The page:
, Volume 30, Issue 8, pp 1508-1510
Date: 09 Jun 2004

Intra-hospital transport of critically ill patients: minimising risk

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Sir,

“Is your journey really necessary?” asked a railway poster during the privations of the Second World War. A similar question should be asked of clinicians committing sick patients to a transfer between, or within, hospitals, with the additional question, “Is this transfer really safe?” There are many potential risks associated with transporting the critically ill patient, including their greater susceptibility to the physiological changes associated with the change in environment, changes in equipment such as ventilators and pumps, downgrading the intensity of care, the absence of backup supplies and staff and failure to identify or predict continued deterioration in the patient’s condition. For all these reasons, transport medicine deserves greater recognition as an activity which requires a particular focus and training.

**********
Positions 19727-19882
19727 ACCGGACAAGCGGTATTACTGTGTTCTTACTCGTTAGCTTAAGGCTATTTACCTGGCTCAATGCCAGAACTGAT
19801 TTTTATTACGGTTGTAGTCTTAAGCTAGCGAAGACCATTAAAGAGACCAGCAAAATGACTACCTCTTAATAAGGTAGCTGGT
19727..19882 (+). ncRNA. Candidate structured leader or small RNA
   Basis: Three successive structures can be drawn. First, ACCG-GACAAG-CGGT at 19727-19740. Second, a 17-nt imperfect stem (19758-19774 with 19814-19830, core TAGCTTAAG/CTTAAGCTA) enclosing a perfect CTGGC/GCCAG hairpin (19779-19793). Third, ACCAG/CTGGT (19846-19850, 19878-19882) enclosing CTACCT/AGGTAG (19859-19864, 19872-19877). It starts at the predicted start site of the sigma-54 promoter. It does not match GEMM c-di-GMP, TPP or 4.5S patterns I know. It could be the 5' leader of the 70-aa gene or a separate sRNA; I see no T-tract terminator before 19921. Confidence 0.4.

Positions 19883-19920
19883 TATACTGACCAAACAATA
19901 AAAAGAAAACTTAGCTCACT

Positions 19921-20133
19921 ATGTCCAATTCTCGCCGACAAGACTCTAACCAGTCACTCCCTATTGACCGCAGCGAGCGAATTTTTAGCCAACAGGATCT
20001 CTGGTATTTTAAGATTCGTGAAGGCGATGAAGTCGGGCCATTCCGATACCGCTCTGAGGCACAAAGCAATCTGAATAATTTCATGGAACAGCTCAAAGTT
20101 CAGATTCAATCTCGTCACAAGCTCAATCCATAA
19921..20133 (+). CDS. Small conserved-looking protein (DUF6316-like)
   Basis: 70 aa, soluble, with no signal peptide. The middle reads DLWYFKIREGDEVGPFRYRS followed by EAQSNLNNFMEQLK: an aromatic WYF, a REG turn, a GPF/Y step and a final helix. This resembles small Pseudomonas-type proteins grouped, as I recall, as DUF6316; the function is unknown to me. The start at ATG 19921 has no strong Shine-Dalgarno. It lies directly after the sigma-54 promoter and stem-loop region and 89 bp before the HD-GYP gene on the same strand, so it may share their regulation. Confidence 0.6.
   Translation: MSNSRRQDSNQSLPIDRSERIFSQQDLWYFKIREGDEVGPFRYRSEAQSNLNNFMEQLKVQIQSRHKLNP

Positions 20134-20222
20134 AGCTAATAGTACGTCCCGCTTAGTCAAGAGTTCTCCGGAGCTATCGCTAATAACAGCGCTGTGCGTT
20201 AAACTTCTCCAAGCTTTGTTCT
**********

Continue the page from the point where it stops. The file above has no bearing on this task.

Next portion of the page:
In some countries—France, Germany and many parts of the U.S., for example—transport systems are well-funded and expertly managed. In many other countries, transpo